When the Red Hot Chili Peppers burst onto the Californian scene in the 1980s, their music mystified and electrified audiences. Was this a rock band? Punk? New-age hip-hop? In Acid for the Children, the band’s bassist and co-founder Flea sheds light on origins of the band’s iconic sound, including such memorable singles as “Can’t Stop”, “Suck My Kiss” and “Californication”.
This memoir is a debut book for Flea – who was Australian-born as Michael Peter Balzary. It details his turbulent formative years, spanning from Australia to New York and landing (somehow always on his feet) in the streets of Los Angeles. His parents’ messy divorce left Flea with a step-father who played double bass in a jazz band, and Flea inherited a passion for the same funky music during marijuana-fuelled jam sessions at their house. Flea originally played the trumpet, and only took up electric bass when high school mates including Hillel Slovak (the RHCP’s first guitarist) and hype-man Anthony Kiedis (RHCP singer) needed a man for their first band Anthym.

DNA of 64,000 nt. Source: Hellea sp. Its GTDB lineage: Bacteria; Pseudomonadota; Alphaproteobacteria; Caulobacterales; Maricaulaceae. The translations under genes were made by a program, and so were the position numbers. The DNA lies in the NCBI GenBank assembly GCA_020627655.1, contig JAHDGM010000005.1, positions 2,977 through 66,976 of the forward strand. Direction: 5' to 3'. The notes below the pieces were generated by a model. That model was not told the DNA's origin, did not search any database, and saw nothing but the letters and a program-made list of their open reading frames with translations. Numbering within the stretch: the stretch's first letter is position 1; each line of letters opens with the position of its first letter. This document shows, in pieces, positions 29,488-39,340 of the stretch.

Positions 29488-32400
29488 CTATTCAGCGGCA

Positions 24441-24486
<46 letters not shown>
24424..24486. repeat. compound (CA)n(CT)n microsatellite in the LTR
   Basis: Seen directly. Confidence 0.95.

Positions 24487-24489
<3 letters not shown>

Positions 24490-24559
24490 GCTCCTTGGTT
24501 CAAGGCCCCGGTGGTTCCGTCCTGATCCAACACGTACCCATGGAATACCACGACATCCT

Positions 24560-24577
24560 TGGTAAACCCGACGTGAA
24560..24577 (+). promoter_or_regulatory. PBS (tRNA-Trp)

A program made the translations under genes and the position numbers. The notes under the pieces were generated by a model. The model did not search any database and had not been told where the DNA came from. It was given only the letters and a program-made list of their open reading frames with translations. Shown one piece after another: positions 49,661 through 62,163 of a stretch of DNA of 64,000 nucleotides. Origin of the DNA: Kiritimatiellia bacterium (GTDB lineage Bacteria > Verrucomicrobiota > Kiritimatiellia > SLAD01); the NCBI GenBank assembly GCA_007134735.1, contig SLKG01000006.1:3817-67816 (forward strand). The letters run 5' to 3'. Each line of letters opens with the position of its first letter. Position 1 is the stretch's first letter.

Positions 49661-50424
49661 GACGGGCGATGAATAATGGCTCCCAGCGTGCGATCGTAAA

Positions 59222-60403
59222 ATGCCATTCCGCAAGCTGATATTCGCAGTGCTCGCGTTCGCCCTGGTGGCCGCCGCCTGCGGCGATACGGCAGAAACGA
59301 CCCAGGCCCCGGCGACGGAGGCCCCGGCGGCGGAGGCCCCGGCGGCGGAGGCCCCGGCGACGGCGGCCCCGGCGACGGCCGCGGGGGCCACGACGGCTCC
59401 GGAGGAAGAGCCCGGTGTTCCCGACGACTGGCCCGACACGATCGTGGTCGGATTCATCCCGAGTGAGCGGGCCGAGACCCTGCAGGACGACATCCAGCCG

Los Angeles was in the grips of heroin and crack epidemics and the writer, now two decades sober, makes no attempt to sugar-coat his own heavy drug use. (Cue “Californication” lyrics: “destruction leads to a very rough road, but it also breeds creation”.) There are a few taut mentions of Kiedis’ heroin addiction, which was detailed in Kiedis’ own autobiography Scar Tissue, and Slovak’s overdose death in 1988. Interestingly, Flea stops short of labelling himself an addict.
Flea writes in much the same way he plays music; untamed and scatty in places but totally gripping. The only disappointment in this page-turner is that it covers Flea’s life up to his 20th birthday. It leaves readers at a frustrating cliff-hanger as the RHCP take the stage for their first live show in 1983. Like every great RHCP album, surely there will be a follow-up.